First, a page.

First, you can consider adding the traditional egg noodles that make up the most popular stir fry recipes. Egg noodles would pair very well with this venison stir fry. Besides, this recipe already has an Asian spin because of the ginger and the vegetable, so why not take it to the next level? Just remember to drizzle that tasty venison steak marinade all over the venison stir fry.
venison stir fry with rice noodles
Although rice noodles are a popular addition to stir fries, I think they are too absorbent. They would absorb the venison juices right up, making the stir fry quite dry. You might have to add more sauce to prevent the rice noodles taking away all the flavours that run through the venison stir fry.
venison stir fry with rice
Stir fries with rice are also quite a common combination. Adding rice is an excellent way to up the serving size or feed a large, hungry family.
venison stir fry variations
If you feel like experimenting with more flavours, let’s start to work with the Asian one we already have running through this recipe.
Asian venison stir fry with ginger and coriander
First, you can put an even stronger Asian spin on this venison stir fry. Include soy sauce or fermented black bean sauce. Also, feel free to add oyster sauce for even more umami flavours. Next, add mushroom and spring onions to complete the dish.
venison – Japanese teriyaki stir fry
For a Japanese twist, the venison would work best if you added that sweet teriyaki sauce. It is very common to find teriyaki in beef stir fries, and it works just as well in this venison stir fry recipe.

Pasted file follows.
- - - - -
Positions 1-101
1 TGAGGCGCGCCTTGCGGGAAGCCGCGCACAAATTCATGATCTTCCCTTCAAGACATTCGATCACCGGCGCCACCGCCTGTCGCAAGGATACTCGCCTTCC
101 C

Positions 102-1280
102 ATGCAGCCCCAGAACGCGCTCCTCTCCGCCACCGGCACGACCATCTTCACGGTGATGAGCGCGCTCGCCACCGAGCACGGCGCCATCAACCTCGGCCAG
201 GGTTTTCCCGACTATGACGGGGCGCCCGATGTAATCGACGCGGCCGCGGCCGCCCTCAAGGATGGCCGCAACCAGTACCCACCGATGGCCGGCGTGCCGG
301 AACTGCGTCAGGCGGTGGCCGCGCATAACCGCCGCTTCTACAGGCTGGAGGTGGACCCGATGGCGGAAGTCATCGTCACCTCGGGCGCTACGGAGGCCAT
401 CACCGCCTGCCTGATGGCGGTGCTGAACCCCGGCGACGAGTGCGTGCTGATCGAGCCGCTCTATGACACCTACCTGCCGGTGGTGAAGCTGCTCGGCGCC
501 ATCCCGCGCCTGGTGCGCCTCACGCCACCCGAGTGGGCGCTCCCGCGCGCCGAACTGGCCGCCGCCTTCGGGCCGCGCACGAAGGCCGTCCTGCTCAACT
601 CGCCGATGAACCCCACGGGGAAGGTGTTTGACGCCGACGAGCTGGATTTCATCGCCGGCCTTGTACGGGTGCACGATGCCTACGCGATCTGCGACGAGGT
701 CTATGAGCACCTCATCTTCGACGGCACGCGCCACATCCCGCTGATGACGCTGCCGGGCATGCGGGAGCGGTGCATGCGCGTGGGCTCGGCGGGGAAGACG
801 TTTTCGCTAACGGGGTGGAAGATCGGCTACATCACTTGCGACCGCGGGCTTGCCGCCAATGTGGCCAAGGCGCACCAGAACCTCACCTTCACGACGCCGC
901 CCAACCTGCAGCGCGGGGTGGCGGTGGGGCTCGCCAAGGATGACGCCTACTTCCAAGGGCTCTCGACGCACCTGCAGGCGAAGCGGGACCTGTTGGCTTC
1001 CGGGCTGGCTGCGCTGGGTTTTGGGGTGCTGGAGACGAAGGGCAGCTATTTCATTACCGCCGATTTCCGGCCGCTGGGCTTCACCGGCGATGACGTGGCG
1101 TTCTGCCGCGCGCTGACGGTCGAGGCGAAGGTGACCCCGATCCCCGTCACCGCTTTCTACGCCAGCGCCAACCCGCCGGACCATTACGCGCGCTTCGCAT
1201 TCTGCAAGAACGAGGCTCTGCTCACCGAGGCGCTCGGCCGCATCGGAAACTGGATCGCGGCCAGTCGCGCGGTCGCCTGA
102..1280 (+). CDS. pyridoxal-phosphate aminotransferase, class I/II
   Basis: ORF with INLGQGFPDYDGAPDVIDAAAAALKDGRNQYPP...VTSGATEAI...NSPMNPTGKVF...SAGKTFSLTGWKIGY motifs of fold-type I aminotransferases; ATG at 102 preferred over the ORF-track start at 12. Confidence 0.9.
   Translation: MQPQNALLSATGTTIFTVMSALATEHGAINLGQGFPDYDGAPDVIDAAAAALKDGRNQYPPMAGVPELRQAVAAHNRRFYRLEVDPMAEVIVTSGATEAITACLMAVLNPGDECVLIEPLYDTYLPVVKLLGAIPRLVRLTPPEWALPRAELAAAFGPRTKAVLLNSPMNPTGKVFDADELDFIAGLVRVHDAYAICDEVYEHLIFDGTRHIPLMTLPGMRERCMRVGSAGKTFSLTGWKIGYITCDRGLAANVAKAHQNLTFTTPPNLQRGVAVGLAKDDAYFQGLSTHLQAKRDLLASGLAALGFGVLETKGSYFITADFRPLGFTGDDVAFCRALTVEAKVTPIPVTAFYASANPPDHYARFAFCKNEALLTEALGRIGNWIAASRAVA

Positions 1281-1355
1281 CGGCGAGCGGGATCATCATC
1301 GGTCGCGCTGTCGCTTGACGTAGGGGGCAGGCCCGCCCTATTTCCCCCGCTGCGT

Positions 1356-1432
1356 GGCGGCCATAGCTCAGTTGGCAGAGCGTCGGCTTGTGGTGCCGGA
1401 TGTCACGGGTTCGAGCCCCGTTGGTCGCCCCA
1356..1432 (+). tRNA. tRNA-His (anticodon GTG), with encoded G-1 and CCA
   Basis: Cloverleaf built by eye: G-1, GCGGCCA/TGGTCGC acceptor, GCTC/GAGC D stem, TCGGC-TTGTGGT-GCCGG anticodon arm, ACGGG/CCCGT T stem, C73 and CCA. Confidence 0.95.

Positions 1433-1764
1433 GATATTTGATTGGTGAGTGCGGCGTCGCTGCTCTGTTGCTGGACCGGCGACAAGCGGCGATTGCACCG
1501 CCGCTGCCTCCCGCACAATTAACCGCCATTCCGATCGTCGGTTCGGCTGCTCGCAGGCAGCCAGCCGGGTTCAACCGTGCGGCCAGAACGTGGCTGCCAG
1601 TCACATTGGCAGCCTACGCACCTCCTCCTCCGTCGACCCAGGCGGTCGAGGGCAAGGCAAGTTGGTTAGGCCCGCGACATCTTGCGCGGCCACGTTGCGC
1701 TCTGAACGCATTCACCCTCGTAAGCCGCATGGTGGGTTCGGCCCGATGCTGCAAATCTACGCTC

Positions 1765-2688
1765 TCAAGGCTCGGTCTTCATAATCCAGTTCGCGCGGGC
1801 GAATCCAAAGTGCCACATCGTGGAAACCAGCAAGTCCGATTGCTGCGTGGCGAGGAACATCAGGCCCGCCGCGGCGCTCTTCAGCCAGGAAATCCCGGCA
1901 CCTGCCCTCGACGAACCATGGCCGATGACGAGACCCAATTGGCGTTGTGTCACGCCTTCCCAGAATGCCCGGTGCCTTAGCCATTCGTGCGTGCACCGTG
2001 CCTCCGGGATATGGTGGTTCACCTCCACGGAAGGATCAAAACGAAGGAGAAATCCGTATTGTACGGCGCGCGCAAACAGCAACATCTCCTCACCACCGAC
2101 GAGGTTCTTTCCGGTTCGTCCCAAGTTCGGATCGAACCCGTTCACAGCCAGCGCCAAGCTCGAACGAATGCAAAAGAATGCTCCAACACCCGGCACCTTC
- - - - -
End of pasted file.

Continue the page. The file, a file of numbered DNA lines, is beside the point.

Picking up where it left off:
best toppings for meaty stir fry
In my opinion, this venison stir fry (in fact any stir fry) is not complete without the addition of fresh coriander leaves and freshly cut red chilli peppers. It is very important to add a fresh element to elevate this venison stir fry. Hence, you can also substitute the coriander leaves with fresh parsley. However, you can also consider adding fresh spring onions or bean sprouts. Otherwise, for a sweeter yet refreshing alternative, try topping this stir fry with fresh sweetcorn or pomegranate seeds.Print
Replicate this venison stir fry recipe just like you would with any other traditional stir fry. Using a special meat like venison, it’s an exceptional dish!
- 15ml (1 tbsp) soy sauce
- 15ml (1 tbsp) rice wine
- 15ml (1 tbsp) sesame oil
- 10ml (2 tsp) corn starch
- 2 venison steaks, cut into thin strips
- 30ml (2 tbsp) vegetable oil
- 2 garlic cloves, finely diced
- 1 red chilli, washed and finely sliced
- 5cm (2in) fresh ginger root, peeled and julienned
- 100g (3oz) mangetout, washed
- 100g (3oz) baby sweetcorn, washed and trimmed
- 15ml (1 tbsp) light soy sauce
- 15ml (1 tbsp) honey
- Coriander leaves, for garnishing
- Mix the soy sauce, rice wine, sesame oil and cornstarch in bowl to form a smooth paste.
- Place the venison strips in the marinade and stir until all surfaces are covered with the marinade.
- Leave to marinate in the fridge for 2 hours or overnight.
- Heat the oil in a large wok and fry the garlic ginger and chilli for 1 minute.
- Add the venison and stir fry for 2 minutes or until the meat is almost completely browned.
- Add the mangetout and sweetcorn and stir fry for 2 minutes.
- Pour in the light soy sauce and honey. Let the mixture bubble for 2 minutes then remove from the heat.
- Serve immediately on a bed of white rice and garnish with coriander leaves and fresh chillies.
- The venison can easily be substituted with beef or chicken.
- Category: Main Course
- Cuisine: Scottish
- Serving Size: 1 serving
- Calories: 417
- Sugar: 17.3 g
- Sodium: 2921 mg
- Fat: 22.8 g
- Saturated Fat: 4.7 g
- Carbohydrates: 29.3 g
- Fiber: 1 g
- Protein: 30.9 g
- Cholesterol: 75 mg